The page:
Lindell told Steve Bannon during a Friday episode of “War Room” that Heartland Financial wants him to close eight of his accounts within 30 days: Lindell Management, Lindell-TV, Lindell Outreach, Lindell Recovery Network, Lindell Foundation, Lindell Publishing, Michael Lindell Personal and MyStore. Read More
Facebook and Google CEOs Mark Zuckerberg and Sundar Pichai signed off on a deal between the two companies to rig the digital advertising market, a recently unredacted lawsuit alleges.
The existence of the deal, dubbed Jedi Blue, was first revealed in a complaint filed by Republican Texas Attorney General Ken Paxton in December 2020 which alleged that Google unlawfully abused its dominance in the digital ads market. The complaint alleged that Google struck a deal with Facebook in 2018 to give the social company secret advantages in its ad exchanges, known as Open Bidding auctions, to the detriment of competitors.
An unredacted version of the complaint filed Friday alleges that Facebook CEO Mark Zuckerberg personally signed off on the deal. The complaint alleges Facebook chief operating officer Sheryl Sandberg brokered the deal with top Google executive Philipp Schindler and pushed Zuckerberg to approve. Read More
An obscure agency of the U.S. government, whose stated mission is to reduce recidivism and work with criminal justice partners to enhance public safety, will begin tracking all federal employees who file for religious exemptions to President Joe Biden’s COVID-19 vaccine mandate on federal workers and contractors.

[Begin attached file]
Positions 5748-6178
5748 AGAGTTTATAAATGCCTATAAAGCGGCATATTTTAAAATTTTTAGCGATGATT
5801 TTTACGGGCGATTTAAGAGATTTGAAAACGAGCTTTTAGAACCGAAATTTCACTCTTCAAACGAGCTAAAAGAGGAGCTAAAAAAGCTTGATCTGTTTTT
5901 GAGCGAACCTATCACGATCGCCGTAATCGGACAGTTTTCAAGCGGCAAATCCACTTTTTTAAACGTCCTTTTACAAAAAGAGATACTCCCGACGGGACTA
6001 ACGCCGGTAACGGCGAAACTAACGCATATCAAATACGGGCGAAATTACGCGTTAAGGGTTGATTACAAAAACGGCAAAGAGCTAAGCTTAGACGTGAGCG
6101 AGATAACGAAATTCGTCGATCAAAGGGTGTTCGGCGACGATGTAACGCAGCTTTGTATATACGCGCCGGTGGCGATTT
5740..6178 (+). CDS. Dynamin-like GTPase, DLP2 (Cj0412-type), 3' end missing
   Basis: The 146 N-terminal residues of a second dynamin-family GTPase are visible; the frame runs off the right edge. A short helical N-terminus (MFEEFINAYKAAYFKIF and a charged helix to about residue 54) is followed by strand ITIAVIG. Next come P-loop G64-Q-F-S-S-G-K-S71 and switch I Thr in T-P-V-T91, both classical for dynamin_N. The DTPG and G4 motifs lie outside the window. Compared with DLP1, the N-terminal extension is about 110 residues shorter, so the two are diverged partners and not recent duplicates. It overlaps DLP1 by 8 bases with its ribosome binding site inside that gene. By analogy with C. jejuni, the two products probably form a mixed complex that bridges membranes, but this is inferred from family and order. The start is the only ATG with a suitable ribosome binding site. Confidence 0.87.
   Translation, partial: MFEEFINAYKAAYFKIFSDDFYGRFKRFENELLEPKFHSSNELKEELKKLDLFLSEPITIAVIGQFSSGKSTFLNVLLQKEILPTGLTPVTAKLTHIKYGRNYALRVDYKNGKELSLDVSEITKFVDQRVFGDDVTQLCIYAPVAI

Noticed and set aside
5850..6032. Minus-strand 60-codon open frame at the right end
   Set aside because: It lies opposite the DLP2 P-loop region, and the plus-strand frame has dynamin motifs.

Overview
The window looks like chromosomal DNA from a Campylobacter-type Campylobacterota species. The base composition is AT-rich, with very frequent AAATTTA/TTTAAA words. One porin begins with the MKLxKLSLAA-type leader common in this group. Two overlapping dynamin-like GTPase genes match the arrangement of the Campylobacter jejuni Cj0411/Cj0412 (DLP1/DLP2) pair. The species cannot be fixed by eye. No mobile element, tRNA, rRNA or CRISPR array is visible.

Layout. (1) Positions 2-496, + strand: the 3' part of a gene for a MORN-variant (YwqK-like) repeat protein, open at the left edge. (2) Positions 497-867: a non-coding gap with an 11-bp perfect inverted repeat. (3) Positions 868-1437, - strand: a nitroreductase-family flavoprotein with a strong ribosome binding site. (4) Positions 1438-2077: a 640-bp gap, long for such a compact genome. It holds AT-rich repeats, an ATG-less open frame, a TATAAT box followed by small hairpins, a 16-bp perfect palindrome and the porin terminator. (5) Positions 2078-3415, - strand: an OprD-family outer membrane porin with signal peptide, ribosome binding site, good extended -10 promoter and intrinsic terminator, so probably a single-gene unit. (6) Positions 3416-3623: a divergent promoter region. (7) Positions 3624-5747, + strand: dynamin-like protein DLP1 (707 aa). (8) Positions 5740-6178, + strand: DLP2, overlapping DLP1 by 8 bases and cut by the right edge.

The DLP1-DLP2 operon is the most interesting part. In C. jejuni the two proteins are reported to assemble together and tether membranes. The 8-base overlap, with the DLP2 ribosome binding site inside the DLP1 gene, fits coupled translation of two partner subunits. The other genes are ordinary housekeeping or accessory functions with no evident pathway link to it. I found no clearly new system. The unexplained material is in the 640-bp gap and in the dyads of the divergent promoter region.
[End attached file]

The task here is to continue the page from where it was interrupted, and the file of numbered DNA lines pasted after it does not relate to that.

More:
Religious rights group question whether the tracking plan will be used to discriminate against federal employees and contractors of faith. Read More
One of the lawyers in the historic U.S. Supreme Court case that blocked the Biden administration’s vaccine mandate on private business is warning it is only a preliminary victory and the larger constitutional issues about government-compelled inoculations must still be litigated.
“In some ways, yesterday was a win of a major battle, but still leaves the war to be fought,” said Robert Henneke, executive director and general counsel at the Texas Public Policy Foundation, which filed one of the original challenges in Texas against the vaccine mandate that was eventually consolidated before the Supreme Court.
“While it got to the right outcome for declaring the private employer vax mandate unlawful, it kind of misses the forest for the trees because it leaves these broader questions of federal power unresolved,” he told the John Solomon Reports podcast. Read More
Criminals have reportedly opened up a new lucrative front in the ongoing package-theft epidemic throughout the U.S., targeting shipping infrastructure to steal goods before they even get to consumers’ porches.
UPS Chief Executive Carol Tome told CNBC this week that one of the company’s 18-wheeler shipping trucks was robbed several weeks ago in December. “[The driver] was stopped at gunpoint,” she said. “He was zip-tied, thrown into the back of his feeder car, and they took the packages.” Read More